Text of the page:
Going Back To Basics - The Traditional Dirt Oven
Updated: Oct 4, 2022
What is a dirt oven? As the name implies, it is an oven made from dirt or clay. It was one of the antique appliances used in the country areas along with a fireside in the outside kitchen.
The oven was built on a base of 'board' (wood slabs) and dirt. The board was arranged to form a square base and covered with dirt/soil. The dirt chosen must contain as few stones as possible and more clay. Water was then added to make the clay more pliable and grass and cow dung were mixed in for added strength.
This mixture was spread over the wooden base to a height of 6"-8" and coconut husks were piled onto the base to form a dome shape. Tapia (a mixture of clay, grass and cow dung) is plastered over the dome and left to dry for several days. Cracks that appear would be filled in and left to dry some more. Two door spaces would be cut away from the clay dome and a piece of "barrel hook" (metal barrel hoops) would be butted in to reinforce the sides and top to prevent them from caving in. One of the doors would be a little bigger than the other since one is an entrance and as we call the other, an ash hole.
After the structure is dry it is now ready for firing up! The coconut husks are set alight, thus leaving a cavity. At the same time, the outer clay layer is baked hard leaving a durable structure. This process completes the making of the dirt oven and it is now ready for use.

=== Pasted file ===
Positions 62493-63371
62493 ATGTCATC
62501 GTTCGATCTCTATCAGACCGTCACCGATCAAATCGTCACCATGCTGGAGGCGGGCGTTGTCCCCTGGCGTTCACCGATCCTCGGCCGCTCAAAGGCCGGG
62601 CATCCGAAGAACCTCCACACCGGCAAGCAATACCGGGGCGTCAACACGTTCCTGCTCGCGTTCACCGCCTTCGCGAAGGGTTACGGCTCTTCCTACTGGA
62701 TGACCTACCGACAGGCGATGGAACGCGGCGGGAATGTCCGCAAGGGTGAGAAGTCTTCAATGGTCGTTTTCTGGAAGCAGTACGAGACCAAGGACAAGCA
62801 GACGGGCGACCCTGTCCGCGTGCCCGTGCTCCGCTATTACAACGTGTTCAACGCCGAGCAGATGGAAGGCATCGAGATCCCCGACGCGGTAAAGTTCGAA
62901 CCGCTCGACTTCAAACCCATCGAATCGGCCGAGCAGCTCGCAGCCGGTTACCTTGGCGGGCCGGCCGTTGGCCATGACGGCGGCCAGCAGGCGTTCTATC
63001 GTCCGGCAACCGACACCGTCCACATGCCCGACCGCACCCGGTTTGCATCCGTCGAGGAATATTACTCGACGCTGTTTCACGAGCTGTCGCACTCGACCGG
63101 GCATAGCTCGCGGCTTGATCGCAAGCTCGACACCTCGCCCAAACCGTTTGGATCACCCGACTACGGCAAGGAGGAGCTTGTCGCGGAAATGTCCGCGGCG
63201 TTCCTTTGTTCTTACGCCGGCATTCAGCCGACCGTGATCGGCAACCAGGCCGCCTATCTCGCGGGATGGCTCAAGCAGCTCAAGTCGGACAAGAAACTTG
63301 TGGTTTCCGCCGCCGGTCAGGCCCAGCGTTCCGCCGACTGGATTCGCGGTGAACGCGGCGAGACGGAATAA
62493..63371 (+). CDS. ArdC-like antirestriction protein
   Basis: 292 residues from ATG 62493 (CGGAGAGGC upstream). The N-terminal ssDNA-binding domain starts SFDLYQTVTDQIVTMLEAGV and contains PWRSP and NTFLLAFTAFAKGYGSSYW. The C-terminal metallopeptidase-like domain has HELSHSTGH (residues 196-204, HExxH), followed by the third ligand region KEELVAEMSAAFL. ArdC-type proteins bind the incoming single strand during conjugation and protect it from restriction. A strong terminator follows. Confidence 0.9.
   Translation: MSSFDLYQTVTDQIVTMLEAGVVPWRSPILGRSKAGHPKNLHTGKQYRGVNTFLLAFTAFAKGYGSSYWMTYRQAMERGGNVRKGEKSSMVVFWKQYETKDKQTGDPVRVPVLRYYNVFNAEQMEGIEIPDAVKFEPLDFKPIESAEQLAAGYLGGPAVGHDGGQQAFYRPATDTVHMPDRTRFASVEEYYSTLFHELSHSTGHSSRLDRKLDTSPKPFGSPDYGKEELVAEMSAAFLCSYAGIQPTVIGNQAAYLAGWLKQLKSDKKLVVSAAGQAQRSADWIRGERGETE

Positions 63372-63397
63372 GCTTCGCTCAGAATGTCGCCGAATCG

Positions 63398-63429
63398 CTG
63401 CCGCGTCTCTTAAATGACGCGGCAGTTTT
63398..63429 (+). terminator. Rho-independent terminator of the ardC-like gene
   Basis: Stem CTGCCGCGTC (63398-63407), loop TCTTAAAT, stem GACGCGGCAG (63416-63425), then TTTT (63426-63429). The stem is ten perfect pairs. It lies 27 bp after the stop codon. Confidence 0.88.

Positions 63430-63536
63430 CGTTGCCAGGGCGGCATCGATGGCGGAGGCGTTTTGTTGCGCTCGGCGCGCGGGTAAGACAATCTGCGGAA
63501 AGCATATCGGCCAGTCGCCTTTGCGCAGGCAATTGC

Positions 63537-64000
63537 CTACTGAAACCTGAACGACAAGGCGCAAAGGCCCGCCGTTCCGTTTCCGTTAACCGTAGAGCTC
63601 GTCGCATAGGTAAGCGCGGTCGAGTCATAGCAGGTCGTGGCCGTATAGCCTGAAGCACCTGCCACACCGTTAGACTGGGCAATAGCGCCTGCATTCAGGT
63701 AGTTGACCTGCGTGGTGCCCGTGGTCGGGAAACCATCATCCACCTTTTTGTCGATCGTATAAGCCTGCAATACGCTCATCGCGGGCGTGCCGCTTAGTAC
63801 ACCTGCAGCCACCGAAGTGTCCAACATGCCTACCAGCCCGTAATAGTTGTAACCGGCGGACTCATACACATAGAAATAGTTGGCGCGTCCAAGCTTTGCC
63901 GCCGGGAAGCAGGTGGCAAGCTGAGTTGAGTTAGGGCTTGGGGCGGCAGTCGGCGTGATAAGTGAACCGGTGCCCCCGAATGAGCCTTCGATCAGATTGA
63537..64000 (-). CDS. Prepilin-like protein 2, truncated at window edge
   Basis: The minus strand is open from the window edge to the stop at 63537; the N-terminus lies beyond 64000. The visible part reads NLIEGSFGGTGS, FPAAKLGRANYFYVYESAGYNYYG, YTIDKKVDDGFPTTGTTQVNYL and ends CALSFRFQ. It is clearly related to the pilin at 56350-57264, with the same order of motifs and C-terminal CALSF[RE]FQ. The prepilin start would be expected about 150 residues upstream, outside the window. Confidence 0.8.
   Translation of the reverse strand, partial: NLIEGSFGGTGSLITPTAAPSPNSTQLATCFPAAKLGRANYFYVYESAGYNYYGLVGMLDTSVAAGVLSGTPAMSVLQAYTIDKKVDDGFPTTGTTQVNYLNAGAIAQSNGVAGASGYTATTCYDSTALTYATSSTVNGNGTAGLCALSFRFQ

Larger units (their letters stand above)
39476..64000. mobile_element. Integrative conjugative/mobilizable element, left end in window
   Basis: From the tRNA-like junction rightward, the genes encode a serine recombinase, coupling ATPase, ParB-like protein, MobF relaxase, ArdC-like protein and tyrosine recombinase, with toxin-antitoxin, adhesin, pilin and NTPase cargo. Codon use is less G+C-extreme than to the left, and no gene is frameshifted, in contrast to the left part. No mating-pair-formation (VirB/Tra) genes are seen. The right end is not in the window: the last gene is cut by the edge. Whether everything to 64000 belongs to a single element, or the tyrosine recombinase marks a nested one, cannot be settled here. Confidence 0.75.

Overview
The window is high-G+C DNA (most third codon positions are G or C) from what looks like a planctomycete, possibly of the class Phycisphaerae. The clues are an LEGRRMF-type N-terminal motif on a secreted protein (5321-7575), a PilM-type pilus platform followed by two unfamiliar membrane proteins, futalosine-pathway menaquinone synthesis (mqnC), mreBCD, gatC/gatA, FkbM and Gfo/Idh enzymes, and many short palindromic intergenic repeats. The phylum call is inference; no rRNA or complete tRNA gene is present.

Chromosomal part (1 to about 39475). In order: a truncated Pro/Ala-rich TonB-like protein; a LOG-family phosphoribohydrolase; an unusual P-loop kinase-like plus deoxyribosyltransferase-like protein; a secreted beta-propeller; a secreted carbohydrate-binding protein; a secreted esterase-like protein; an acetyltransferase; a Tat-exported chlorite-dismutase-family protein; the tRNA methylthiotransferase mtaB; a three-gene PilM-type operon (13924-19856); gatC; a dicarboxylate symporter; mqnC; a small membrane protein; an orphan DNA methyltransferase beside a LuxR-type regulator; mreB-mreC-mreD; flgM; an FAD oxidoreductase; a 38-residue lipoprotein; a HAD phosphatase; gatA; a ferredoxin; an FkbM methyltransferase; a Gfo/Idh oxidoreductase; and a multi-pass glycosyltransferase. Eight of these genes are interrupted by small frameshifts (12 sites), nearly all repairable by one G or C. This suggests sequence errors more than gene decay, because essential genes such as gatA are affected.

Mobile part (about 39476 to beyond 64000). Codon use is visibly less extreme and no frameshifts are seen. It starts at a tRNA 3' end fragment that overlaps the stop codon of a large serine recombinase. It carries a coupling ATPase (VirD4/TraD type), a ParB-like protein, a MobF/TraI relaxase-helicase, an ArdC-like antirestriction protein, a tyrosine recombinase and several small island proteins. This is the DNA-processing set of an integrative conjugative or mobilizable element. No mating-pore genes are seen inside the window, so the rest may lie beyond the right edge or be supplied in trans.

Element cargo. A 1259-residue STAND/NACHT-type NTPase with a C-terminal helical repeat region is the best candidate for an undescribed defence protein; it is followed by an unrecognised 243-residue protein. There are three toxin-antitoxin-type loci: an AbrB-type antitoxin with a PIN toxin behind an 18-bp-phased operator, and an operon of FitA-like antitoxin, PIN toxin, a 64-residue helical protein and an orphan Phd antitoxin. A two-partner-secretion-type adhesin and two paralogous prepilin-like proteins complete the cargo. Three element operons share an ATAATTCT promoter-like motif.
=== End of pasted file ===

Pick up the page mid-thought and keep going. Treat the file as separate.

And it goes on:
FIRING THE OVEN FOR ITS FIRST BAKING
You need the following materials to heat the oven - the dried, woody part of coconut branches; dried coconut fruit Stalks ("grap" or "broom"); bramble (dried brush). These are packed into the oven and lighted, then left to burn to ash or coal.
The ash is pushed out through the ash hole and the oven is then swept with a black sage broom - black sage, because it doesn't wilt and it gives the oven a fragrant, herby scent. Flour is then sprinkled into the oven to determine the temperature: if the flour burns too quickly, the oven is too hot but if it browns slowly, the oven is ready for baking.
The dough that has been previously kneaded is placed on "fig leaf" (banana) for breads, while sweetbreads and cakes are baked in tins. These are packed into the oven with a pil which is a long wooden shovel or palette. The ash hole is then plugged with a wet crocus bag and a wooden door is fitted into the space and held in place by a stick. The front door is then positioned to ensure a tight fit and the contents are checked from time to time.
Source: Toco Folk Museum Quarterly Vol.1 No.2 1999 - written by Esther Springer Beckles